Arguing Over Household Chores

A recent article posted in the Telegraph  reports that couples spend about ten days a year arguing about household chores.  The article addresses common tiffs such as: leaving clothes around the house, not emptying the dishwasher, putting off home improvements, not taking out the trash, not making the bed, or leaving the toilet seat up.

The article outlines what we argue about and how much we argue, but what about solutions to these disputes?

First, you must know that you are not alone in domestic chore arguments.  Second, let’s discuss some alternatives to dealing with the issue, so you can spend less time on edge about you and your partners disagreements.

1. Work a cleaning person into the budget.  The arguments stem from everyday upkeep chores.  I am not talking about a maid, but a cleaning person; once a week or once every two weeks.   The scrubbing and “deep cleaning” will be done by the hired help, but  keeping up with the little things, such as taking out the trash or not leaving clothes lying around will take place routinely by the family members.  The deep cleaning that takes place inspires family members to keep up with the everyday chores.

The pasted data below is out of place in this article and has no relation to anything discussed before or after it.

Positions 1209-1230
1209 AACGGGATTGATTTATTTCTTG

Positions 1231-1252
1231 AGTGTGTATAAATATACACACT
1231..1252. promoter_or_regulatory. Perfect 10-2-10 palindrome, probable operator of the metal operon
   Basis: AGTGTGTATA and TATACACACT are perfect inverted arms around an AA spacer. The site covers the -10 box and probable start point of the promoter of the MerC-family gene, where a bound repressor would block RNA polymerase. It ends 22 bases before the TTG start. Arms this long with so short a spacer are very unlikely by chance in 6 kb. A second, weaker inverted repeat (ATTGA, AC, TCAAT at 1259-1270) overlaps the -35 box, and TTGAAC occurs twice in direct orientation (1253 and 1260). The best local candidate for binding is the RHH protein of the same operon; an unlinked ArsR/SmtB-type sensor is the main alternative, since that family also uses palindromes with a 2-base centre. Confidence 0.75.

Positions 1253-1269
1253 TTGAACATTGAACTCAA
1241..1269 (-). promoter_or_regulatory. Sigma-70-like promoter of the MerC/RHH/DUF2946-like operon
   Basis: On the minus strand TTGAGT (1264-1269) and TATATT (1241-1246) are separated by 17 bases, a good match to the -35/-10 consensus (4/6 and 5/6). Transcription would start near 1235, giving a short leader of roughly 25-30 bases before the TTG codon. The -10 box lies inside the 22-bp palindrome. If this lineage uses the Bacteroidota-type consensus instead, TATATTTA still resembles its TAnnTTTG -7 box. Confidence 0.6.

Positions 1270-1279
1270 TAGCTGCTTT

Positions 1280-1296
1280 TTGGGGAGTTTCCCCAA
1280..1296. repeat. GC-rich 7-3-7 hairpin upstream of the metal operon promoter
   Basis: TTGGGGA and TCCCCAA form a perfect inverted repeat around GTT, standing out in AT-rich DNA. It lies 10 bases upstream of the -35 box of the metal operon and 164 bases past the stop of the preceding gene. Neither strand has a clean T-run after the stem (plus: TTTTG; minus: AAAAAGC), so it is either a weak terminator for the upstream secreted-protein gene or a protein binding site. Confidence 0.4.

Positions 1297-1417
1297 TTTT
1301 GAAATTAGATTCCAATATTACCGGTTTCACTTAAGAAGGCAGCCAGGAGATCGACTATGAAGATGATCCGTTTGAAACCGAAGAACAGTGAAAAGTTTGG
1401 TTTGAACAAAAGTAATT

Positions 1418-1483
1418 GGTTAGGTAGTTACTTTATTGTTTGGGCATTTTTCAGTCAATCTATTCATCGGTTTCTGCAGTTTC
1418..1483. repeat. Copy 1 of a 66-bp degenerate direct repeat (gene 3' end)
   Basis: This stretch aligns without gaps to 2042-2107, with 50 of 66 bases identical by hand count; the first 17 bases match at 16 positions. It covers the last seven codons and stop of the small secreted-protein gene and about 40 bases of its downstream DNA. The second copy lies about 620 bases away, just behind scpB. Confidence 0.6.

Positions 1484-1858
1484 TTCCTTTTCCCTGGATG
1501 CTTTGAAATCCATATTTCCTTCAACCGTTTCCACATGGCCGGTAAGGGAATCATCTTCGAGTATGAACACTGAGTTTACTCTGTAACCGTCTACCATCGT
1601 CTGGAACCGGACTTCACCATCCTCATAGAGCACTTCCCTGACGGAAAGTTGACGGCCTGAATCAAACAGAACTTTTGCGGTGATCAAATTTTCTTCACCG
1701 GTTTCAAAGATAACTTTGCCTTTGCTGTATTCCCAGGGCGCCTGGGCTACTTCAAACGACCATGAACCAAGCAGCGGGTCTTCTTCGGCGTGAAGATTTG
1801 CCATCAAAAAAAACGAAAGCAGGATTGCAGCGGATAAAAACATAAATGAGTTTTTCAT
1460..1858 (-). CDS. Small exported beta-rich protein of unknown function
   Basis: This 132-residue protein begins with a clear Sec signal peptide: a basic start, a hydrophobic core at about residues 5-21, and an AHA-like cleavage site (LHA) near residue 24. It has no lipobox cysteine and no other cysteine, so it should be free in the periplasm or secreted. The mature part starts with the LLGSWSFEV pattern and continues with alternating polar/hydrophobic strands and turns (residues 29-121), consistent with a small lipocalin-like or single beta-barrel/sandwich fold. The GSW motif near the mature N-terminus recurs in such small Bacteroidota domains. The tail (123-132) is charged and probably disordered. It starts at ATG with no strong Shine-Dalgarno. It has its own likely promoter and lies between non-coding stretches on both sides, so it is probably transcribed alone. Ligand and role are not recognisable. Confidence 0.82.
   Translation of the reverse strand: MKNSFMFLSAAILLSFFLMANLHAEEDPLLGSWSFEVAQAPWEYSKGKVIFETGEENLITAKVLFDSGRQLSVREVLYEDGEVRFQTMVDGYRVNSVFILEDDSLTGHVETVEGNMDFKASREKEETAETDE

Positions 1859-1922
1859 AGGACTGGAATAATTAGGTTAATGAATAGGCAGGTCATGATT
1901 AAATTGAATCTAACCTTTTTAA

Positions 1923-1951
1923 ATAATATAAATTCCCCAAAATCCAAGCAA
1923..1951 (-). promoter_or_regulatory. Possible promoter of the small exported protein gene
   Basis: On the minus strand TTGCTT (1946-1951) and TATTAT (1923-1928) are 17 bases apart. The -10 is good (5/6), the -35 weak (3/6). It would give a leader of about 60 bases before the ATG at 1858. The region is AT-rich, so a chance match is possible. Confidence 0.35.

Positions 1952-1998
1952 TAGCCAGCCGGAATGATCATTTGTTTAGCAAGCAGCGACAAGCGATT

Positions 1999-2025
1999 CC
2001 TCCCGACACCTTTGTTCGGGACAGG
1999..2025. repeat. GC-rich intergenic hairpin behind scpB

2. Change the way you ask your partner to help.  Sometimes without being aware of it, we bark orders to our significant other rather than asking them if they could please help.  Use “I” statements such as; I could really use your help.  Or be encouraging; You are really great at making the bed. Or be thankful; Honey, thank you so much for putting the dishes away. 

 

3. Change the way you react.  Honestly, when you move in with your partner, you might have to get used to habits you aren’t happy with; try to find a medium.  You should discuss these things prior to cohabiting. (Hint: A good indication of how they will be in a shared habitat is how well they take care of their own apartment, home or even car.)

Overall, these arguments can be reduced.  Helping around the house is a learnt behavior just like arguing is also learned. Sometimes all we need to do is be teachable in our relationships to make them work.

 

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2 comments

  1. juldrennen

    I especially like the “teachable” comment at the very end. It seems like people get stuck in one mindset: “either it’s good or it’s definitely bad.” Often, simply working out issues can make a relationship good. Having an “I will learn. I will try,” attitude is the best. This can save marriages!

    • misskjelstrom

      Thank you for the comment! A mentor of mine shared that word with me and I think it is a great message- to learn as we grow together in our relationships with others. To always be willing to learn…

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